Would Sunderland have reason for complaint if the League One season was decided on current league position or average points per game and ultimately miss out on a chance of promotion?
Gary Engel says...
If Steward Donald’s pre-season boast that Sunderland were going to aim for 100 points this term had been achievable, I doubt there would have been a peep from those at the Stadium of Light right now. However, our current position in limbo makes the 100 points claim all the more ridiculous.
With the club’s resources, compared to the majority of those in League One will always make Sunderland an early promotion favourite. The side effects of that of course, is the pressure of heightened expectations as well as being the side most of League One raise their game against. Those factors have counted against us ever since relegation from the Premier League.
If, on paper, Sunderland’s resources are seemingly far greater than the rest of League One, then the fallout if promotion isn’t achieved at the second time of asking could be seismic.
As so many in the footballing world have highlighted, the future of lower league clubs could in the next few months hang in the balance. The Black Cats’ best hope of financial stability is to find a buyer, which would prove easier as a Championship club rather than a League One side.
Sunderland’s wish to complete the season has been called ‘selfish’ by some, but in the coming months the decisions that are made may be deemed very self-centred as it becomes a case of every club for itself.
Sunderland’s desire is understandable, plus one thing that occurs to me. If this season can’t be financed by clubs or completed safely, then just when will another season be given the go ahead to begin?
Philip West says...
Although we might well cite the unusual and unprecedented circumstances of the coronavirus pandemic and the (apparently imminent) cancellation of the league campaign as evidence that promotion has been taken out of our hands, I don’t think that, in all honesty, we can complain about the likely outcome, which will be a third consecutive season in League One.
Before the season was paused, Sunderland’s form had taken an alarming dip, culminating with two damaging and potentially terminal losses against Coventry and Bristol Rovers. We’d stuttered with a less-than-convincing last gasp home draw against Fleetwood, and then thrown away a priceless home victory against Gillingham. In all four matches, we had control of our own destiny, and on each occasion, we were unable to capitalise.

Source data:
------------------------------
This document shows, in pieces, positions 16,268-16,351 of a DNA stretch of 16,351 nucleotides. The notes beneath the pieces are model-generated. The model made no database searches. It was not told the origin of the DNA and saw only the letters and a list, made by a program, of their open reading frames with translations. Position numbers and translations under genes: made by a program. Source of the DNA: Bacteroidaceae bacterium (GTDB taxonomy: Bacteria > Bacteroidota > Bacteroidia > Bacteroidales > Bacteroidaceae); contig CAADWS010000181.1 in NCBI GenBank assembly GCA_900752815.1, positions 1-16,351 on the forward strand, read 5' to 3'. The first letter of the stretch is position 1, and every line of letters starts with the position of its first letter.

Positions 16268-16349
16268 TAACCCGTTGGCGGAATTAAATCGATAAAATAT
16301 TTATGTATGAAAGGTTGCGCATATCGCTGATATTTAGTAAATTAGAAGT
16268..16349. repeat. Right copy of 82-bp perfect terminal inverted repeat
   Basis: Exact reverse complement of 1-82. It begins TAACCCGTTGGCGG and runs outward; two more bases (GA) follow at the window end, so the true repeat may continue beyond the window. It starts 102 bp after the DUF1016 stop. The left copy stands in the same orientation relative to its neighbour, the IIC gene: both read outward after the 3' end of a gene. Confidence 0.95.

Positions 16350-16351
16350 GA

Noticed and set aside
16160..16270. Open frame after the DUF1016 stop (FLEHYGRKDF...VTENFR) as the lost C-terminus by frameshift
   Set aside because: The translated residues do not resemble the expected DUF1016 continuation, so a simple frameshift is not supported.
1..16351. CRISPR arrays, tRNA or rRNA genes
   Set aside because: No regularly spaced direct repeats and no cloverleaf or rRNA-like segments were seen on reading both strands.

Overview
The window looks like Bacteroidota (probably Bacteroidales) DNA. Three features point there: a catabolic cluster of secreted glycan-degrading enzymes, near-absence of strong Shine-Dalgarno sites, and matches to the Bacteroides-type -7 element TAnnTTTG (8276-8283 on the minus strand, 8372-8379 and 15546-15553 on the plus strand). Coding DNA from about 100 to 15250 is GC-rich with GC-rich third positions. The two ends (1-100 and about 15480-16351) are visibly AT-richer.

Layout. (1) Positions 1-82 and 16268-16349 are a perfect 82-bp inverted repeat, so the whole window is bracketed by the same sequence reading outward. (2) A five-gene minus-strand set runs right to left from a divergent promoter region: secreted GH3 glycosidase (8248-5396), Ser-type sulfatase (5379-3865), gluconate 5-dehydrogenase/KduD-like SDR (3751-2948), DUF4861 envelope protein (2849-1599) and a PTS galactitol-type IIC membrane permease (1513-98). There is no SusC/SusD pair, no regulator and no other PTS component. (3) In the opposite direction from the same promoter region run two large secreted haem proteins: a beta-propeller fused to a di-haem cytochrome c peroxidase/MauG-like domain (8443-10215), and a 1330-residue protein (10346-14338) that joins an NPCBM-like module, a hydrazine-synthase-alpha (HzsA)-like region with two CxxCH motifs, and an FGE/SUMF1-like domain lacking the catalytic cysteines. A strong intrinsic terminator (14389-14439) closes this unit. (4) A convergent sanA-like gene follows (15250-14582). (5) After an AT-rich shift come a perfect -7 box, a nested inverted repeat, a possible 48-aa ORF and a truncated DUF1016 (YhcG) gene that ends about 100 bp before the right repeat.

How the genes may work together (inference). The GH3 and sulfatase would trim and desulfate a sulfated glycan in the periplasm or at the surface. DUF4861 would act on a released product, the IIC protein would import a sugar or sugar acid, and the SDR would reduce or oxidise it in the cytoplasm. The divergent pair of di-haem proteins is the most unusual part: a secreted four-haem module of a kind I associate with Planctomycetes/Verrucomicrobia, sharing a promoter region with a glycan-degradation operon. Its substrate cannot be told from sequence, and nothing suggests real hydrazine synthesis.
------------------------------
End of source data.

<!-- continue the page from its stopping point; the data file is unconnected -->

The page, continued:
Over the course of the season, we simply haven’t looked like a promotion-winning team on a consistent basis. The abysmal run of form that we experienced throughout late October through to mid-December set us back enormously, and we were forced to play catch-up because of it. Although we turned our form round admirably over the New Year, you always got the sense that we our promotion hopes were extremely fragile, and that it was based on a sense of hope, rather than expectation. Playing catch-up leaves you with virtually no margin for error, and almost every game became a ‘must-win’. Unlike promotion-winning SAFC sides of the past, coping with pressure on a regular basis was something that, sadly, the 2019/2020 squad was unable to do.
One thing that this season has shown is that this Sunderland team is simply not adept at chasing teams down, which is a valuable lesson for next season. We simply must develop a cold, ruthless streak, and try to become, in league position terms, the hunted, rather than the hunter. Easier said than done, admittedly, but it simply has to be the aim.
Yes, there are ‘what ifs’, and I’m sure there will be a good deal of finger-pointing and apportioning of blame, but as it was last season, our imminent failure to get promoted will be a collective failure. The players, the manager, and owner must all shoulder a degree of responsibility.
Martin Wanless says...
You can argue we are where we deserve to be, of course. However, seasons play out over 46 games (44 in our case) for a reason. And that is because it isn’t over until it’s over.
While I disagreed with the tone and some of the content of the recent statement issued by the club calling for the season to be finished, I do believe we should finish the season on the field. Whenever it is safe to do so. To do otherwise threatens the integrity of the league.
You can dissect games as much as you want, however the fact remains that, before the ‘break’ we were joint 6th, and - I believe - would have made the play offs.
We have a good squad - a squad that, I believe has under performed in large parts of the season due to the early form of Phil Parkinson’s reign.
However with the fitness work Nick Allenby had done, and the relative depth of our squad, we could very well have finished the season strongly.
While we had suffered a dip in form, it’s easy to forget we went into the Coventry game - only 3 games ago - in forth place with a chance of climbing higher.
The fact that, at this point of the season, with eight games left - only two of which are against teams in the top half - we had a huge chance of being in the play offs. And that’s a lottery, as we know.
Morally, using a computer to finish the season and promote or relegate teams is wrong.
We should either write off the season and start again when it is safe to do so, or finish the season when it is safe to do so.